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Made it to Seonginbong  (984 meters) without much difficulty. Definitely a good idea to bring layers. It was hot in the forest, then windy and chilly at the peak.
I could have gone down the way I came (aka a familiar trail), but that's no fun. I went down a different way instead. Sure glad I did.

Naribunji, a large, flat caldera basin. What's inside? Let's look.

This little foot soaking area where you can meet fellow hikers.

Sanchae bibimbap (mountain vegetable mixed rice).

This old house that a family lived in.
This roller bar slide. Hello, childhood.

The trail led me to a small village called Chusan at the north of the island.




Arriving at the coast was a pretty surreal experience, particularly for Korea. There was hardly anyone around (minus a police car and another vehicle or two).

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The downside of this is that the buses don't come very often, and when one did finally come, they told me that I was waiting on the wrong side of the road. I waited for an hour and a half before the bus came. But this was my view, so I can't really complain that much.


The bus came and I gazed out the window as we drove around most of the island. The roads were pretty windy and the bus driver was going pretty fast (this presumably wasn't his first trip), but the scenery was so dramatic that I didn't mind the jostling.

Finally, we arrived back at Dodong just in time for this dusky shot.


Note: If you come to Korea looking for a hip nightlife scene, maybe go anywhere else but Ulleungdo. That's not to say that Ulleungdo doesn't have anything for night owls (I saw one noraebang and heard about a PC bang, woot woot), but it wasn't really my goal to hit the town and the options would have been limited even if I wanted to. That said, there's a cafe that I frequented. I found out about said cafe from a stranger-turned-friend named Eunmi back in Pohang. She told me that her mom ran the place. I stopped by and enjoyed a choco-banana smoothie. And the cafe itself.

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You may think that after being in Korea for over three years that I'd be a bit more accustomed to sleeping on the floor. You would be wrong. Maybe you wouldn't have made that assumption at all. Anyway, I was up with the sun and excited to explore again.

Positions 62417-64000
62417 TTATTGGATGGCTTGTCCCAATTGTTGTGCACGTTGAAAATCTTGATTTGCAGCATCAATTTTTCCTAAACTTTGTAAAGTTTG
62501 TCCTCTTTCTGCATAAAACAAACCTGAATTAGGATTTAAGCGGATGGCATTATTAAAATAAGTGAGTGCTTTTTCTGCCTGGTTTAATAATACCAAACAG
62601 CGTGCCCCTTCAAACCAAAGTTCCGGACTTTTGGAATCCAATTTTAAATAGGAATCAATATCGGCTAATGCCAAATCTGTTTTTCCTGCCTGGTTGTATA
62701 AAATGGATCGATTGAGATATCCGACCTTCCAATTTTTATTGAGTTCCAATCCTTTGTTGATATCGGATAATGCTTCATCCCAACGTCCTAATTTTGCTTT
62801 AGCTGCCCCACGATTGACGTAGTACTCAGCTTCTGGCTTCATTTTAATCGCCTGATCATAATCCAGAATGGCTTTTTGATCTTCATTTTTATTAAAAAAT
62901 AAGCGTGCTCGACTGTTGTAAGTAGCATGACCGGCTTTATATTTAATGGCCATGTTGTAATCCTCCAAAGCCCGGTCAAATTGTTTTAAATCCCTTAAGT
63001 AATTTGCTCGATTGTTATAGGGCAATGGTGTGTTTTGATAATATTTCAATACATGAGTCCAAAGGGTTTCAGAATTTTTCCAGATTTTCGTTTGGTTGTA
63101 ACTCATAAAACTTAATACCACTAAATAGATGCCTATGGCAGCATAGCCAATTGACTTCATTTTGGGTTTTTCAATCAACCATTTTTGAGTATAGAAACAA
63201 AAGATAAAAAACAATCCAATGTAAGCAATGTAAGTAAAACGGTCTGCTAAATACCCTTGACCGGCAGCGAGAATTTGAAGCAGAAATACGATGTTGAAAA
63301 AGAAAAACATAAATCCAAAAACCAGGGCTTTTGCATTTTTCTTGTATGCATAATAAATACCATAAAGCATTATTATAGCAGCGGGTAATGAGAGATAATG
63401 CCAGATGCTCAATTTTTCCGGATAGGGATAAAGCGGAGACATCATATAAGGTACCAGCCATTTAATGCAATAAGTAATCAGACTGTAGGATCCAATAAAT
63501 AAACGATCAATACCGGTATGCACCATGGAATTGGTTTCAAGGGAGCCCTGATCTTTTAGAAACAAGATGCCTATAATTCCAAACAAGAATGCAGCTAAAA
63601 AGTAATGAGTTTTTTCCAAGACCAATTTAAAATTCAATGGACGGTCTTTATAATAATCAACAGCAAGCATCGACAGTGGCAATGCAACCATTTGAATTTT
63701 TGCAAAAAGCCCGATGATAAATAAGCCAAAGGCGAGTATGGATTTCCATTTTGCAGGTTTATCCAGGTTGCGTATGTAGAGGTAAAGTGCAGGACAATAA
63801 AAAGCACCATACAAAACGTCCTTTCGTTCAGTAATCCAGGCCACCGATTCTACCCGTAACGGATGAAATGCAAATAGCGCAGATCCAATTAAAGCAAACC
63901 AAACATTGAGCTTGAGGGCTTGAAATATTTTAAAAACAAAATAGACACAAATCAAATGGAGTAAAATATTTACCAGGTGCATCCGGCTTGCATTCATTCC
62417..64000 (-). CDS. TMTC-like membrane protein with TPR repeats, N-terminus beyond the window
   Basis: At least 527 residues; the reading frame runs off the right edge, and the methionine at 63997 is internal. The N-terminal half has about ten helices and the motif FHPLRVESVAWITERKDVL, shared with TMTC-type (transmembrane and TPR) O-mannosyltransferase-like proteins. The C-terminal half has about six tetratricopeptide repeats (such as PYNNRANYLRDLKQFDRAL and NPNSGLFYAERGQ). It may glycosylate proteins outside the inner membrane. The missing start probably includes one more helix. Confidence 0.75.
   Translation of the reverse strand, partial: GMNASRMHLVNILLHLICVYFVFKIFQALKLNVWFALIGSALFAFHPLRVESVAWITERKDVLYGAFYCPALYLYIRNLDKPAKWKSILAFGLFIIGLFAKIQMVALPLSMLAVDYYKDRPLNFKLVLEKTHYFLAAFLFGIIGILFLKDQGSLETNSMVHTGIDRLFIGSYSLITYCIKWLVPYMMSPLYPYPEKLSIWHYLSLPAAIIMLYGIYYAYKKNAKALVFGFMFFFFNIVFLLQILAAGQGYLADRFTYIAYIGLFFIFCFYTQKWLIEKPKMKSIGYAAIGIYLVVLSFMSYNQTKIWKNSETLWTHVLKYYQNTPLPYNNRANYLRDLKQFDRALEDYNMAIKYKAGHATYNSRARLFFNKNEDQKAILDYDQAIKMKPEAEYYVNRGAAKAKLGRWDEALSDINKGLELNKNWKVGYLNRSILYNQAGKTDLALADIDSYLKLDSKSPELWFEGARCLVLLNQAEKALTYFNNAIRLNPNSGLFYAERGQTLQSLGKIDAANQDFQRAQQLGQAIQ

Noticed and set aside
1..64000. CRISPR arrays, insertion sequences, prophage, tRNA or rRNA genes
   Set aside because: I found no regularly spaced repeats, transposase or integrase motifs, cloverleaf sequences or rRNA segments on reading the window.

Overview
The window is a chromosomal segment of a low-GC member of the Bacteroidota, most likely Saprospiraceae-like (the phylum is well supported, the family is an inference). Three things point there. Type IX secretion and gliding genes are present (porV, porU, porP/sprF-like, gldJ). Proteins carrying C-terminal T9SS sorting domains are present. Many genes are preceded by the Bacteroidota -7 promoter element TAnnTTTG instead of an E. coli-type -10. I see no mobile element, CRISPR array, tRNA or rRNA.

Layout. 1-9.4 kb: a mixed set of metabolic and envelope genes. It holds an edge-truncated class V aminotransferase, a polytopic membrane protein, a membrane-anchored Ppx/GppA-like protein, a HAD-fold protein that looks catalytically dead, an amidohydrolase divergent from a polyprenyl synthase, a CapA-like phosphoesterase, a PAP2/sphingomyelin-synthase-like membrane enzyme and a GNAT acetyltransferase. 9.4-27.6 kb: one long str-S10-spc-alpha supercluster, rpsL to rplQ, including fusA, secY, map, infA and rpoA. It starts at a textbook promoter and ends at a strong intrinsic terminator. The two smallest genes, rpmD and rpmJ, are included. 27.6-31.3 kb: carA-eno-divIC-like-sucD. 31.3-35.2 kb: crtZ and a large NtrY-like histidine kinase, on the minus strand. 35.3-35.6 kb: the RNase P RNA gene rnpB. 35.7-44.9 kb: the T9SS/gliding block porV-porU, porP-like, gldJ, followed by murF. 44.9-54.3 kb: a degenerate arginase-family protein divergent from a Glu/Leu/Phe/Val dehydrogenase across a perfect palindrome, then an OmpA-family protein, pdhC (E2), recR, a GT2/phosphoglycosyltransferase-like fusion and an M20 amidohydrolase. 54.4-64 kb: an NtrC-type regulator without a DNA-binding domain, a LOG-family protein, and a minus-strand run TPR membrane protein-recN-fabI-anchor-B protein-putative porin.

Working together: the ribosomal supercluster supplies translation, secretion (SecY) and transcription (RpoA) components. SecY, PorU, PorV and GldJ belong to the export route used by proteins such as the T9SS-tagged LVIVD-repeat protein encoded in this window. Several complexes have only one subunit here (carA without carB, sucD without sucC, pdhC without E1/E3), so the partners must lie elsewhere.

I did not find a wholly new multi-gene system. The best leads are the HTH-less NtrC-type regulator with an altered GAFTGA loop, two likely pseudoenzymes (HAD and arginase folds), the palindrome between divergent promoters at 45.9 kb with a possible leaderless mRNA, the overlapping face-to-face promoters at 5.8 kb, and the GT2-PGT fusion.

I had a short moment of dismay when I saw that the sea walk was still closed, but for some reason, I decided to wait. Glad I did, because a man with a neon jacket, a pair of rubber boots, and some keys opened up the gate. I was off.




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There was a trail that branched off and went to a lighthouse. Heck, I wasn't on any schedule, so I went. Glad I did.






Throw in a light breeze and perfect temperature and you've got yourself a good memory.

After soaking it all in for a bit, I was excited to continue the trip...until I found out that a bridge had collapsed.

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Thankfully, there was another path to Jeodong (my destination). I found out that it was steeper, hotter, and more bug-filled than I anticipated, but it was there. After a bit of slow progress on the way down, I finally arrived.

Not included: The beagle behind me raising Cain at my presence.
I had a nice little wander around Jeodong for a bit, including the part of the sea walk that was cut off.






Then I thought, "you know what, I'll go to Dokdo."

If you don't live in Korea or have a knowledge about Korean international land disputes, you'd be forgiven for not knowing about Dokdo. Dokdo is a grouping of small islands/large rocks that belong to Korea, according to Korea. Japan claims the islands as Takeshima. Understanding that I am sitting in Korea while writing this, I have to say that it seems like Korea has more evidence on their side.


And they take this claim seriously.

This sign is in Pohang (mainland Korea).
Start 'em off young.

Model of Dokdo located in Ulleungdo

At the Dokdo Museum
The only way to get to Dokdo is from Ulleungdo, so I got a ticket and hopped on a ferry.

Ticket from Ulleungdo to Dokdo


This trip was my first (and most likely last) time trying pumpkin jelly.
Behold Dokdo, comprised of Seodo (West Island) and Dongdo (East Island). Seodo has a house where a fisherman's family lives. Dongdo has a small security station. Korean flags abound.
We arrived and tried to dock, only to have our plans thwarted by the waves. Rude. But we still got to go around the islands.


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After an eventful trip back, I made my way back to Dodong and hiked up to the cable car. I say hike because Ulleungdo is pretty rich in elevation gains/losses and fairly poor in flat land.



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Dodong from above
'Twas a full, awesome day. After dinner, I got another choco banana shake, soaked in a Korean bathhouse where I met a strange university professor who wanted to compare the size of his calf with mine...why, and hit the hay again.